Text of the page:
14-Swelling in the Legs
While swelling in the legs may be due to a blood clot, mentioned previously, it may also be the result of something known as ascites. Ascites is when extra fluid builds up in the abdomen, causing swelling and stretching, and most commonly occurs when pancreatic cancer has metastasized.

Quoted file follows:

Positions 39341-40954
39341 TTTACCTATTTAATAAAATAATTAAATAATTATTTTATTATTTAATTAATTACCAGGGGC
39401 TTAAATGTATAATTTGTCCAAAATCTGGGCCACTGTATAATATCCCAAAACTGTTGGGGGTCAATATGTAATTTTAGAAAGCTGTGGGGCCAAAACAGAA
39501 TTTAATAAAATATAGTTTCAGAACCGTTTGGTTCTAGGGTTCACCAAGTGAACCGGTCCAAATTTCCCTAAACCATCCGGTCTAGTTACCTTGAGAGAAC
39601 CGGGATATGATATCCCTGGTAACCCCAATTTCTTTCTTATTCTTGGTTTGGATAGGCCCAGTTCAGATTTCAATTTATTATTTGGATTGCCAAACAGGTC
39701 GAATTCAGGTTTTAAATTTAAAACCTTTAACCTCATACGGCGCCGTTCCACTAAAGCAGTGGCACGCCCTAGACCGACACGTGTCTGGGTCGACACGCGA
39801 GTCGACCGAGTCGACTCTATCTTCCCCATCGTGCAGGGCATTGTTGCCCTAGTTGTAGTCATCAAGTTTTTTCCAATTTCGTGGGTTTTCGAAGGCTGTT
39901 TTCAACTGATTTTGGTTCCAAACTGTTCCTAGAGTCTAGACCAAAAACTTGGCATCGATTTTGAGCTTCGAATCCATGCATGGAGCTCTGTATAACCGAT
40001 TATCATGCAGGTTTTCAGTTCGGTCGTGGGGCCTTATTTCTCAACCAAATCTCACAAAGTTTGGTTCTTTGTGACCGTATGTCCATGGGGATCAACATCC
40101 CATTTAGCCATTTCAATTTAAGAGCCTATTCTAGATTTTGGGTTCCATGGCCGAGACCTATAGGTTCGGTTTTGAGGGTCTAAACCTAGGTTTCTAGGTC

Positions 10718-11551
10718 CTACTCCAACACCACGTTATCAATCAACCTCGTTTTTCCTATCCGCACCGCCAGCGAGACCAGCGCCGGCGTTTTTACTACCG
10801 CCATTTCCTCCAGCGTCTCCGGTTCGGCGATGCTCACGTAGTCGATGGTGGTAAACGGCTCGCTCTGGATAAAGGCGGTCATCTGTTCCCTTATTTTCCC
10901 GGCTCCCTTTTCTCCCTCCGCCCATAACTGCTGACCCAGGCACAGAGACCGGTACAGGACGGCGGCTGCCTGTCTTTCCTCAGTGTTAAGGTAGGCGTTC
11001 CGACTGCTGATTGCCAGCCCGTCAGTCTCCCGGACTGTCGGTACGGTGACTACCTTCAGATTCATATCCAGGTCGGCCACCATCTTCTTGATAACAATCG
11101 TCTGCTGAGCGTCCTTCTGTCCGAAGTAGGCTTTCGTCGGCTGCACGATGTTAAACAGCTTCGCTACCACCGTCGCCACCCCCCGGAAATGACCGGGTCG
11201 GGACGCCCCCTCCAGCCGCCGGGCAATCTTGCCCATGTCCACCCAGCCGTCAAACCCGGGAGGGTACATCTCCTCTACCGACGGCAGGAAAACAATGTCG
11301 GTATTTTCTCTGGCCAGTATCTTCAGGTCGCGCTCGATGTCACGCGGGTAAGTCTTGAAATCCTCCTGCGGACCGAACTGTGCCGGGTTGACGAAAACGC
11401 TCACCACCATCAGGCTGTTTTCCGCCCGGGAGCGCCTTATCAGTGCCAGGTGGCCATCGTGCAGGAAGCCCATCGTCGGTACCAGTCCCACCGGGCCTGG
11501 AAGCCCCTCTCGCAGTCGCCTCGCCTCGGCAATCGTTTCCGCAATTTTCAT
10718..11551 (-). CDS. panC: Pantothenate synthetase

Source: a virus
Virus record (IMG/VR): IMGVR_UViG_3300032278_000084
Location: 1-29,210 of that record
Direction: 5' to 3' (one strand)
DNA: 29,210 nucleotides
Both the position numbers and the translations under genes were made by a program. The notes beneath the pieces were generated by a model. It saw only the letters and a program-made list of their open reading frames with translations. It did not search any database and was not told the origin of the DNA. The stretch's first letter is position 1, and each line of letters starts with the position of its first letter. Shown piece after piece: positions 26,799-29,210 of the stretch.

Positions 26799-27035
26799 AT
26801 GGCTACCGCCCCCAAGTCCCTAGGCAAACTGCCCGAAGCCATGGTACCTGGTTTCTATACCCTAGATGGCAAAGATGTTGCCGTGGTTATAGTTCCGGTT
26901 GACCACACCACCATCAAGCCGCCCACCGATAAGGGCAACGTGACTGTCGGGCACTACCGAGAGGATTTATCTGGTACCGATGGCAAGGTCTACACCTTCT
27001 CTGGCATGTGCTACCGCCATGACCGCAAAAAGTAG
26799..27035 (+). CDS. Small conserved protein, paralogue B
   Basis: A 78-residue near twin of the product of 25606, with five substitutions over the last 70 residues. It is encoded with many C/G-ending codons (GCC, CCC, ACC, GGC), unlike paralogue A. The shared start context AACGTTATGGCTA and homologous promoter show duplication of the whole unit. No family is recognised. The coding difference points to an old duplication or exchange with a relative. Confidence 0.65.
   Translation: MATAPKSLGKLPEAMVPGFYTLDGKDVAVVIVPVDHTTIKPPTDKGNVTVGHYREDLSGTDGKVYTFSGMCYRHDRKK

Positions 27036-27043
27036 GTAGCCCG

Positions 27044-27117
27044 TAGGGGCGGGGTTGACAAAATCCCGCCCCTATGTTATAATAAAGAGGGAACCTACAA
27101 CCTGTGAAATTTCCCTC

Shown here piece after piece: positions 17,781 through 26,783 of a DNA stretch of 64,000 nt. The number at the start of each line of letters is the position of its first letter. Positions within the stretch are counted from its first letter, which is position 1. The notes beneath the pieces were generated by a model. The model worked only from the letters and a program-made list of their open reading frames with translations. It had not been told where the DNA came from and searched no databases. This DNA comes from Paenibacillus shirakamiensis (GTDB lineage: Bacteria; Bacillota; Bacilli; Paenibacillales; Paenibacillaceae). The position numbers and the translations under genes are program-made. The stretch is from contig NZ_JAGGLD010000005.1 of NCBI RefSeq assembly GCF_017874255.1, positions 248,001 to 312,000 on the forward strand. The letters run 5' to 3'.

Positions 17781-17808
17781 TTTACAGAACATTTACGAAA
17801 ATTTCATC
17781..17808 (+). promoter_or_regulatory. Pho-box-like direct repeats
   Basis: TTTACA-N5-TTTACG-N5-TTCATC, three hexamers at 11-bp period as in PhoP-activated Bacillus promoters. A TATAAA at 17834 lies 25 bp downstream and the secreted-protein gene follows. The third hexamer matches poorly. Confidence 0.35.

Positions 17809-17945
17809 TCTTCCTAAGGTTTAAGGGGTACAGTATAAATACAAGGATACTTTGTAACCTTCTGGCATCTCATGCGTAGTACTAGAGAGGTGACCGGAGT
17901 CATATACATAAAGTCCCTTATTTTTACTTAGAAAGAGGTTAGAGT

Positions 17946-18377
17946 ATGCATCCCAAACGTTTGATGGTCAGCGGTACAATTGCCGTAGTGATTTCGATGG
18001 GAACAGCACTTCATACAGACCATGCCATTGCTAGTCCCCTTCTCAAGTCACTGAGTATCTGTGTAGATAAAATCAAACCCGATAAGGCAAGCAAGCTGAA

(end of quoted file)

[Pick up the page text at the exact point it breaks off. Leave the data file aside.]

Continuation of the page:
This build-up of fluid not only puts pressure on the stomach area but can also extend outward to the lungs and lower body—including the legs. As a result, swelling in the legs and ankles may occur. To help relieve these symptoms, the Pancreatic Cancer Action Network suggests “Resting in a reclined position with the feet up,” which not only relieves pressure but also “improves blood flow and helps drain the fluids.”
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